[-] “Common Fate” – Pay attention to elements on the page and where it is leading your audience
[-] Closure – What does your website remind your audience of, and is it the perception you want to give them?
Ask yourself these questions:
 I didn’t consider the psychology of my audience when I built my website. Should I have someone else look at it and give me feedback?
 My website is not generating the leads I thought it would, so maybe I am missing something crucial. Should I seek an expert’s opinion?
The answer is YES to both questions!
Want help with your website?
Let’s make it professional, on brand, audience worthy, and device friendly!
Quality should always trump quantity. Subpar work will never make you successful.
The market is overly competitive so bringing your A-game is a must. Go Big Or Go Home!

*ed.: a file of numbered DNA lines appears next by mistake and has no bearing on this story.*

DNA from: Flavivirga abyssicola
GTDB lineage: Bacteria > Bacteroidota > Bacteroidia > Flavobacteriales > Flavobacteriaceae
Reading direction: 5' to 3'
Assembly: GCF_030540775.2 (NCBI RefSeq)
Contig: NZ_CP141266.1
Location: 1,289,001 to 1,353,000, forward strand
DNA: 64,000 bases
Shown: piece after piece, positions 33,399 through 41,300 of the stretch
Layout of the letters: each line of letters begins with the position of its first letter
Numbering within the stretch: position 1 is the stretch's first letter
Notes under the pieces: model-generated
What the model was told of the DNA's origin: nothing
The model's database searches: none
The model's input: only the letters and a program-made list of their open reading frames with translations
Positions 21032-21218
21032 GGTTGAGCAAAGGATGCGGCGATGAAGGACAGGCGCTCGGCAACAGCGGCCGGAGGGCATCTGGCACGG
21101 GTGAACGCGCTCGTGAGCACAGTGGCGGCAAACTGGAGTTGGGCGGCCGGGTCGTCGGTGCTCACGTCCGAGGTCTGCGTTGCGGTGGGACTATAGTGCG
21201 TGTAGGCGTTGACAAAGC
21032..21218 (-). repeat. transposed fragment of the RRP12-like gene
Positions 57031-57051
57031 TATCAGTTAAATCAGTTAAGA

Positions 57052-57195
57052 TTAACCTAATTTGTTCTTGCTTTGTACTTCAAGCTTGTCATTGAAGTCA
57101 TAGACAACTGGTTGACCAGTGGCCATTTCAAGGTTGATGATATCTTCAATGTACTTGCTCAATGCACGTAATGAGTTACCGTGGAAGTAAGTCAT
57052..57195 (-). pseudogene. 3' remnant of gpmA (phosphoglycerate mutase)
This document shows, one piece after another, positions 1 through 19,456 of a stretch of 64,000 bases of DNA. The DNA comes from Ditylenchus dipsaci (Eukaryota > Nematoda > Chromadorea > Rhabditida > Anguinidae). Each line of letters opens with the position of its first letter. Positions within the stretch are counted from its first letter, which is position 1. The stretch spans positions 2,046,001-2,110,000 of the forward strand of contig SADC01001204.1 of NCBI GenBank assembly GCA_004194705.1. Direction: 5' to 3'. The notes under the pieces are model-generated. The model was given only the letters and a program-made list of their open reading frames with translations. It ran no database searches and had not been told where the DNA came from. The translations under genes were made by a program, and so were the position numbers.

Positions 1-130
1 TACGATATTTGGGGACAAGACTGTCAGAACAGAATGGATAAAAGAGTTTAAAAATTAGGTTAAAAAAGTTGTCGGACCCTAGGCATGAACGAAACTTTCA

When your audience comes to your site, they should be blown away at first glance. Without that, you have no hope for return visitors, which is the goal.
As a web designer, there is a process I take each project through with multiple steps to ensure I cover all the bases. Once all the bases are loaded, it’s a home run from there.
Quality work is only going to build your reputation higher and higher. In comparison, one subpar project can bring you a massive setback.
Having content on your website isn’t good enough. It’s your job to compose readable content!
If your visitors can’t or won’t read your content, then it’s worthless. Period.
Be gracious to your visitors by supplying them with well thought out content that looks good too.
Here’s what I mean:
[-] Make sure your content is large enough on the page.